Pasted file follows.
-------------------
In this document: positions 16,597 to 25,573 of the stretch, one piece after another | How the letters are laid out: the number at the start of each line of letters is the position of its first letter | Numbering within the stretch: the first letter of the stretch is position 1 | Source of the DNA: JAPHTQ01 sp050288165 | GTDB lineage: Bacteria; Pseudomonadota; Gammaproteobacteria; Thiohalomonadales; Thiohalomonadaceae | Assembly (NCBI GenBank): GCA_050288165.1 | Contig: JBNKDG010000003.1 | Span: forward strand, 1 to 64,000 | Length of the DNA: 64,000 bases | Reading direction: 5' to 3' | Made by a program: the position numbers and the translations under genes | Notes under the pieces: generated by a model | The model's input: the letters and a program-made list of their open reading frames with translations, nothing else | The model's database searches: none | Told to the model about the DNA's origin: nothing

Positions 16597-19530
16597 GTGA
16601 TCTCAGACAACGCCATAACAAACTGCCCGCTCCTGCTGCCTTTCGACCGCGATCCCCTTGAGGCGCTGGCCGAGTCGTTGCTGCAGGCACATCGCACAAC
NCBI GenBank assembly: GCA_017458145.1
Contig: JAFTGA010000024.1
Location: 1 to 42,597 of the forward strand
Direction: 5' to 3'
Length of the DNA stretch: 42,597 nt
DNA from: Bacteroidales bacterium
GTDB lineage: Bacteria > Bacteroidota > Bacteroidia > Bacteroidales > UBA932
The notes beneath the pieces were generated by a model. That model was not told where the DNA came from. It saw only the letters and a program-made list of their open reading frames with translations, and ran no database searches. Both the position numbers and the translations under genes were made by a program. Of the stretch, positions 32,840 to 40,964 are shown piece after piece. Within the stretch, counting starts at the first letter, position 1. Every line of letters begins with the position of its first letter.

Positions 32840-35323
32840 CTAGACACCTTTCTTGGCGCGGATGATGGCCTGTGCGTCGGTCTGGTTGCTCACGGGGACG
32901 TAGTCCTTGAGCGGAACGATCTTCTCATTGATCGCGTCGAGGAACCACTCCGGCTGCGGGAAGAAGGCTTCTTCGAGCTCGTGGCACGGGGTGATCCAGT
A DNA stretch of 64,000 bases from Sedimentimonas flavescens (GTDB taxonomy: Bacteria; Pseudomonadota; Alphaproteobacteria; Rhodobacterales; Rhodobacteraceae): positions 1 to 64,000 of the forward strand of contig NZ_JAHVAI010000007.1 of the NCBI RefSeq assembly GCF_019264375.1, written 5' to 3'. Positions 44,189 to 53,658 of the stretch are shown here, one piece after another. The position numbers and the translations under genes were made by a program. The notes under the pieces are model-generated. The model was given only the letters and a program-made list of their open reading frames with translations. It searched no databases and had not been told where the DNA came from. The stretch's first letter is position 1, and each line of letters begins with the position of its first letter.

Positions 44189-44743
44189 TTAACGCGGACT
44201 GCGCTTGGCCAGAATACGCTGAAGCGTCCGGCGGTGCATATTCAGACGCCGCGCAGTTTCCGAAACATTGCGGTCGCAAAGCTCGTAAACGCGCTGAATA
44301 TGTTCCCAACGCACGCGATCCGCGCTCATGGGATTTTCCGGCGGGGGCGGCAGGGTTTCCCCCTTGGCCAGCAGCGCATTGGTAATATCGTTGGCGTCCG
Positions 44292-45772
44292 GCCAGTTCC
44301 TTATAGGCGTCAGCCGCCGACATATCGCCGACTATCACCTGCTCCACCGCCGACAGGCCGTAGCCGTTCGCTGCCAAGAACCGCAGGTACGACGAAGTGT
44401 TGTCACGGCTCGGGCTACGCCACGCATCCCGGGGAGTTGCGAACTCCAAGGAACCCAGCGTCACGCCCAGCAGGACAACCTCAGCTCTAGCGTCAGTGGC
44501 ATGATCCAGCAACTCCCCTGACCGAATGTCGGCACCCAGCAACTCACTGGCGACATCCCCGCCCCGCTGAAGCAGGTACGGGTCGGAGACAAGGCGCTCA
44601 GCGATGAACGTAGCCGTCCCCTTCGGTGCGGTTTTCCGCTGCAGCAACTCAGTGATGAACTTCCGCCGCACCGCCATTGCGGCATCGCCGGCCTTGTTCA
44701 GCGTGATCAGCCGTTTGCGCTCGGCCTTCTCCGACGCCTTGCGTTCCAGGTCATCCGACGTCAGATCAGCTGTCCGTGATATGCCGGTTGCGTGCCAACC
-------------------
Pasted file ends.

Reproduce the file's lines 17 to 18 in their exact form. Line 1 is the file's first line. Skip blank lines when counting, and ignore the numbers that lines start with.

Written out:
Positions 44189-44743
44189 TTAACGCGGACT